In general, the Endangered Species Act makes it unlawful for a person to “take” a lesser prairie chicken without a permit or authorization. Take is defined as to “harass, harm, pursue, hunt, shoot, wound, kill, trap, capture, or collect or attempt to engage in any such conduct.” Harm is defined to include significant habitat modification or degradation if it results in death or injury to a LPC by significantly impairing essential behavioral patterns, including breeding, feeding, or sheltering.
In June 2014 the Center for Biological Diversity, Defenders of Wildlife and WildEarth Guardians filed a lawsuit to force the U.S. Fish and Wildlife Service to list the LPC as an “endangered” species. The suit says the “threatened” listing does not do enough to protect the bird. If the bird is listed as “endangered,” farmers and ranchers will be forced to cut back on production and may even go out of business. Not only would their private property rights be violated, the rural community businesses that they support would also be impacted as farm and ranch incomes decrease.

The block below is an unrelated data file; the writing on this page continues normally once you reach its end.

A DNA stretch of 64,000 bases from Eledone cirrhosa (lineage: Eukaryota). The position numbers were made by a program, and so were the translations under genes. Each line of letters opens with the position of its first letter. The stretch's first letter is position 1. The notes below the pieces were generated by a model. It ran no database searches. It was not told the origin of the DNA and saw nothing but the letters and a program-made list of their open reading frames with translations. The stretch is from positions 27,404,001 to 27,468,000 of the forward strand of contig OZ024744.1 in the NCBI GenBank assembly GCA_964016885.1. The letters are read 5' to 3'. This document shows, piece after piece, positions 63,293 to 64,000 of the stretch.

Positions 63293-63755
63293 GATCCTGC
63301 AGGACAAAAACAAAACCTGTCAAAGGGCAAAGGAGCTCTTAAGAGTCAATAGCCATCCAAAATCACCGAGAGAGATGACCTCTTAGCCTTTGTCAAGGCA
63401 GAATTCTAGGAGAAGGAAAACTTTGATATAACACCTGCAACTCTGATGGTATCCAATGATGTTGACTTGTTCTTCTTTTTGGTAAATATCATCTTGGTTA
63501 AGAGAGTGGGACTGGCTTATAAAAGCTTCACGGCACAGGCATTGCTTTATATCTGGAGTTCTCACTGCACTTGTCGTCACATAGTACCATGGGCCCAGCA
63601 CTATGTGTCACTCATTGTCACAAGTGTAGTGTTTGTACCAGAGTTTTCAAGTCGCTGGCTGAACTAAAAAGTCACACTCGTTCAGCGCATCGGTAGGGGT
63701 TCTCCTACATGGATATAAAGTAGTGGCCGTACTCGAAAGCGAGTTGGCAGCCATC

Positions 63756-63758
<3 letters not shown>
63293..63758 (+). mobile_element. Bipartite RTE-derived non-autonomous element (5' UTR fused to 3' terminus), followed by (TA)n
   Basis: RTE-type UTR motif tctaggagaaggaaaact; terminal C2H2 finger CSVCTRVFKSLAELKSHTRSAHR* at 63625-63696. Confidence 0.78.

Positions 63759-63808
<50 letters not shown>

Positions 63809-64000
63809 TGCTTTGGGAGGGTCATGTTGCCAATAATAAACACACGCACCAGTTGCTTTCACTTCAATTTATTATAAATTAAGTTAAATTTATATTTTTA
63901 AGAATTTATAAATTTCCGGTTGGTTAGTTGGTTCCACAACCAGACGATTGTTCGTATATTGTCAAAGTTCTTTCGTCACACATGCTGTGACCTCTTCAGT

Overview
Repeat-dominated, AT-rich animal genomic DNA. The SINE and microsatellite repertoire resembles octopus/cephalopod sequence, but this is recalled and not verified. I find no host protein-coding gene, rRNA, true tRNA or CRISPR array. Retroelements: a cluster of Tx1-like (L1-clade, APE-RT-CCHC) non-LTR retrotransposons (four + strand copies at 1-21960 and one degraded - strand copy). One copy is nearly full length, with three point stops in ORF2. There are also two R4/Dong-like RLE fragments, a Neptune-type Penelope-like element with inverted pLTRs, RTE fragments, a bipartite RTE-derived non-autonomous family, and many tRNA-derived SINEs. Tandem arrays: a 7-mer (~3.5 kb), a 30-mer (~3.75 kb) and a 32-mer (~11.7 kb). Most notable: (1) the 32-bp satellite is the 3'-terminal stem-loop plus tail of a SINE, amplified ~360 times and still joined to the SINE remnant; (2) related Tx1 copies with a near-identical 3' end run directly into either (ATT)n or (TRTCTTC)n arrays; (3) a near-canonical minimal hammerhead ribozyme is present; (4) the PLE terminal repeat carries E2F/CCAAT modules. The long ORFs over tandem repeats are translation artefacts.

Timeline of Events
|December 2012||Proposed rule published|
|May 2013||Published proposed 4(d) special rule|
|July 2013||Ruling deadline extended to March 2014 to gather additional scientific information|
|October 2013||The U.S. Fish and Wildlife Service endorsed Range Wide Plan conservation strategy|
|December 2013||Revised 4(d) rule published and reopened for 30 day comment period|
|January 2014||Reopened comment period for 14 days on revised 4(d) rule|
|February 2014||The U.S. Fish and Wildlife Service issues CCAA for oil and gas activities|